On my Raspberry 3 running Raspbian GNU/Linux 9 (stretch) I get different behaviour for vim depending if I use vim file or sudo vim file.

Especially two things:

  1. With sudo vim I can use the Page Up and Page Down keys to go forward and backwards a page. Without sudo I can't.

  2. After I close a file, without sudo the terminal shows the last part of the file I was just in, and without sudo it doesn't.

  3. I set hlsearch in my .vimrc, but when I use sudo the searched terms don't get highlighted, without sudo they do.

I want the sudo behaviour (except for point 3) without having to use sudo all the time (because of obvious reasons), but I don't even know where to start. Is it a problem with my terminal, is it a problem with my vim?

My .vimrc:

set term=ansi
syntax on
set hlsearch

I hope somebody has an idea what is happening here...

3 Answers 3


Note that as a workaround you can explicitly specify a vimrc file when you launch with vim -u <vimrc>. But I'm sure you want to find a more permanent "fix".

I can't tell you exactly what is going on with your system except that it's likely related to environment differences between sudo and non-sudo runs. Here's some info to help you investigate further...

Start by looking at :help vimrc. This describes how vim finds vimrc files. It's system dependent (e.g. Unix looks in $HOME/.vimrc first, Windows $HOME/_vimrc). You'll want to check, for example, the value of $HOME when running with/without sudo.

To get some ideas about what is being loaded you can run :scriptnames from vim. This shows all scripts that have been loaded, in order. Look near the top of the output as that's usually where loading of your vimrc file appears.

You can also do vim -Vn which will print out useful information depending on value of n:

>= 1    When the viminfo file is read or written.
>= 2    When a file is ":source"'ed.
>= 5    Every searched tags file and include file.
>= 8    Files for which a group of autocommands is executed.
>= 9    Every executed autocommand.
>= 12   Every executed function.
>= 13   When an exception is thrown, caught, finished, or discarded.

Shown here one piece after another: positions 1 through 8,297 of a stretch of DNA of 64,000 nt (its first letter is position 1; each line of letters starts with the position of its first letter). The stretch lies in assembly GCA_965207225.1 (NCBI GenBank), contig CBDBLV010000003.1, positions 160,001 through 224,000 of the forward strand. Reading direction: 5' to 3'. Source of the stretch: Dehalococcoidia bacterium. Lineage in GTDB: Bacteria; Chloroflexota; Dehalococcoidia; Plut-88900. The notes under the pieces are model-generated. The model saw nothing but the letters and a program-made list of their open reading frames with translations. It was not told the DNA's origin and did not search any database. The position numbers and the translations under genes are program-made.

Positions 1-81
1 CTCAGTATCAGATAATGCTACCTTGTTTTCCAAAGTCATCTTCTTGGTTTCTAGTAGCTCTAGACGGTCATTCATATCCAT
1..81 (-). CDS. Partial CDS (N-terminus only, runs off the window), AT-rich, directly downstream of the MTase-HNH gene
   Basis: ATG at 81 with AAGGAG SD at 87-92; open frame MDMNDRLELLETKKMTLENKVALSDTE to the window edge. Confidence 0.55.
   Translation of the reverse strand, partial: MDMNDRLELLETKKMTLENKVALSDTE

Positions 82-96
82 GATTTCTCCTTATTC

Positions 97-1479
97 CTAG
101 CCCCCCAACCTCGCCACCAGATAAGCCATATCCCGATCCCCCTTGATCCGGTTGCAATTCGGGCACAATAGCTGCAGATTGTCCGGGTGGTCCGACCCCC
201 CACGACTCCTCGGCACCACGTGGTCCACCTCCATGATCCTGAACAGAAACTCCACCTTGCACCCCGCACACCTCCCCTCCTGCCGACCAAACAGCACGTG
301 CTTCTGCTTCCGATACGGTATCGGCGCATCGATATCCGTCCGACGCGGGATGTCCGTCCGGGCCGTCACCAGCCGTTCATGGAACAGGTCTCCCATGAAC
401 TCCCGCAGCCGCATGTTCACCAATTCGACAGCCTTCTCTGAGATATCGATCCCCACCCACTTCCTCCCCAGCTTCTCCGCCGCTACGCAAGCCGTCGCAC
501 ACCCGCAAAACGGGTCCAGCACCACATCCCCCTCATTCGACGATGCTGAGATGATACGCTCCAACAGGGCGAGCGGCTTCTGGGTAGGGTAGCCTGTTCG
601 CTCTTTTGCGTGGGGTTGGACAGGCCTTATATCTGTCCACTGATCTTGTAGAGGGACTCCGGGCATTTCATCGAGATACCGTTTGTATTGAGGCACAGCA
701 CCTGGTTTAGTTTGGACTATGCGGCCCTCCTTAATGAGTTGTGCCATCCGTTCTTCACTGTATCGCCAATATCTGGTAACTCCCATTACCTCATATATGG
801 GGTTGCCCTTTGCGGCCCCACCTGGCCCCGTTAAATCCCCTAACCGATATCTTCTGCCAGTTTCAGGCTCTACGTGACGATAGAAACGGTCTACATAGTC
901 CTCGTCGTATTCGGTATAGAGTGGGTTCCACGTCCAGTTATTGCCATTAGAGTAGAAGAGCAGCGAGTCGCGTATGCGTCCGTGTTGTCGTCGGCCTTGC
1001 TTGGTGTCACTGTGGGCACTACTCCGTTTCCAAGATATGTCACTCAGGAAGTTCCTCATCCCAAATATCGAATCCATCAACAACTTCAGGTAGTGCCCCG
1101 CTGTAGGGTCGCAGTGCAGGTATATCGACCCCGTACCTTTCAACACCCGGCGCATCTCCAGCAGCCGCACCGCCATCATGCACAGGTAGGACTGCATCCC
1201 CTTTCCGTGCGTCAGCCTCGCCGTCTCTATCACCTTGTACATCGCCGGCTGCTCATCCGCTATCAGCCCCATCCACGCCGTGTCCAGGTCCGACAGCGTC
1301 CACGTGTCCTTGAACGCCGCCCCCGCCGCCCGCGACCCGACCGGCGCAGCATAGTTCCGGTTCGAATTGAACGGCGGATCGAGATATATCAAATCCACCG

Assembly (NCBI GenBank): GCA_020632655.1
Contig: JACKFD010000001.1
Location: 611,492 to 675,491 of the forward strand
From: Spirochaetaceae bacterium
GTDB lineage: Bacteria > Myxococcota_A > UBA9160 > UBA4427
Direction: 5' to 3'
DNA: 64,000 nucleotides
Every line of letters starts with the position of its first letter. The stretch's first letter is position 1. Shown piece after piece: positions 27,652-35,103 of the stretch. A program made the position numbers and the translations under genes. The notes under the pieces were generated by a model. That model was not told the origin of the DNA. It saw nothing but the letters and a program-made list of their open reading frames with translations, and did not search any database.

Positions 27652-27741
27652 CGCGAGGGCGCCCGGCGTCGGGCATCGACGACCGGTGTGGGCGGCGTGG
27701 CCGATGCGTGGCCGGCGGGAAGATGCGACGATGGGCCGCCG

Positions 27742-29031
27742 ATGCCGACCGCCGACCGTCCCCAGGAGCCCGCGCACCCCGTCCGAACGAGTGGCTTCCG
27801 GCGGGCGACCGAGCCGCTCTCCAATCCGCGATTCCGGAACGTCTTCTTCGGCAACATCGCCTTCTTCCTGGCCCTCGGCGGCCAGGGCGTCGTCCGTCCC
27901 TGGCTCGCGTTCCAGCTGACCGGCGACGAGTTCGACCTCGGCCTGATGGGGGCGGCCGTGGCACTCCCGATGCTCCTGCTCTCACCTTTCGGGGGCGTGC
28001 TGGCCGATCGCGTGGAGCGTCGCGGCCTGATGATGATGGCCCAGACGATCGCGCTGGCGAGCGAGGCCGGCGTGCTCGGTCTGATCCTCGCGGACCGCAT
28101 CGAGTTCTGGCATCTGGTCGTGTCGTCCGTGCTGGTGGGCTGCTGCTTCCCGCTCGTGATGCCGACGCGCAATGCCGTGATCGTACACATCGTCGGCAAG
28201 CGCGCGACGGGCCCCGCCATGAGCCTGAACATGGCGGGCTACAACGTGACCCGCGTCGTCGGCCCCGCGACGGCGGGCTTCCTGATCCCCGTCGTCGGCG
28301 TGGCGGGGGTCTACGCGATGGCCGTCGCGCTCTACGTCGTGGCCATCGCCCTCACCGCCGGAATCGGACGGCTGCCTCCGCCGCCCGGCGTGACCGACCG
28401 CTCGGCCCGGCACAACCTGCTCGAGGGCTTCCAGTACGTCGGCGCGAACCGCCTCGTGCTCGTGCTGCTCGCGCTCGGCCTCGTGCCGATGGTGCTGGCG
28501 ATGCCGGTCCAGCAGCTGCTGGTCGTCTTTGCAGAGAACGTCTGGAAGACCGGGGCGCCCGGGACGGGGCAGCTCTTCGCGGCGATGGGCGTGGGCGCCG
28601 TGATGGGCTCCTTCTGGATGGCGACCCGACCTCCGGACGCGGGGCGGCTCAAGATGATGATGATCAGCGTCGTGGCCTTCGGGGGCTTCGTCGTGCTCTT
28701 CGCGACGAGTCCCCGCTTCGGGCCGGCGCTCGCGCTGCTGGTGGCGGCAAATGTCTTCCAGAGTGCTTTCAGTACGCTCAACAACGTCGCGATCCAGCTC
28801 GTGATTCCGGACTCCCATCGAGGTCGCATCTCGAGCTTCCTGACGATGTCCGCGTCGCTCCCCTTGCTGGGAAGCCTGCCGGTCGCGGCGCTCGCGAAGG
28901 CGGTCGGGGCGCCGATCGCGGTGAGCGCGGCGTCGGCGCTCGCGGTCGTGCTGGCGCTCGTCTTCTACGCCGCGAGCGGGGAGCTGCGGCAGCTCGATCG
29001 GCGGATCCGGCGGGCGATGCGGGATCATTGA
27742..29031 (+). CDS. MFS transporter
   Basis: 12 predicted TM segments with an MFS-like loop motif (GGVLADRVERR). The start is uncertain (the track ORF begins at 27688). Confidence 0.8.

>= 14   Anything pending in a ":finally" clause.
>= 15   Every executed Ex command (truncated at 200 characters).

Update: minnmass' helpful answer led me to a fact I wasn't aware of. I knew that sudo -e/sudoedit helps protect against accidental clobbering of critical files by using temp files but I didn't know this: unlike most commands run by sudo, the editor is run with the invoking user's environment unmodified. So you may be able to keep $HOME/.vimrc and do sudo -e <file>. Give it a try if you are so inclined. (Depending on exiting values, you may first need to do export ENVVAR=vim where ENVVAR is any one of SUDO_EDITOR, VISUAL or EDITOR.)

  • Thank you very much. When using :scriptnames I can see that sudo vi doesnt load the ~/.vimrc, only the /usr/share/vim/vimrc and vi loads /usr/shar/vim/vimrc but after that it loads ~/.vimrc. Deleting the ~/.vimrc and putting set hlsearch into the /usr/share/vim/vimrc fixed everything. Thank you.
    – Fl.pf.
    Oct 14, 2017 at 13:17

You're running vim as root, not as your normal user (that's what sudo does). Since you're not running vim as your normal user, your user's .vimrc isn't being consulted (this is the correct, expected behavior).

If you need to edit a file as root, but want to use your regular editor and configuration, look at sudo -e or sudoedit (which is basically an alias to sudo -e). The man page (here, or just man sudo) may be useful in configuring your system to use vim for that purpose.

  • +1 for using sudo -e, which also prevents the otherwise trivial method of getting a root shell from a root file editor using :shell.
    – Wildcard
    Oct 17, 2017 at 12:28

Per what minnmass said above, running vi as root (using sudo) will bypass your ~/.vimrc.

You can however specify your own vimrc while running vi with sudo.

Add the following lines to your ~/.bashrc.

alias sudo='sudo '
alias vis='vi -u ~/.vimrc'

After sourcing the bashrc, you should be able to run sudo vis <filename>, and keep your regular vi editor behavior in superuser.

  • Welcome to Vi and Vim! Just note that you could use sudo -e without all the alias fuss, which still doesn't correctly process any files I have in ~/.vim.
    – D. Ben Knoble
    Oct 21, 2022 at 19:34

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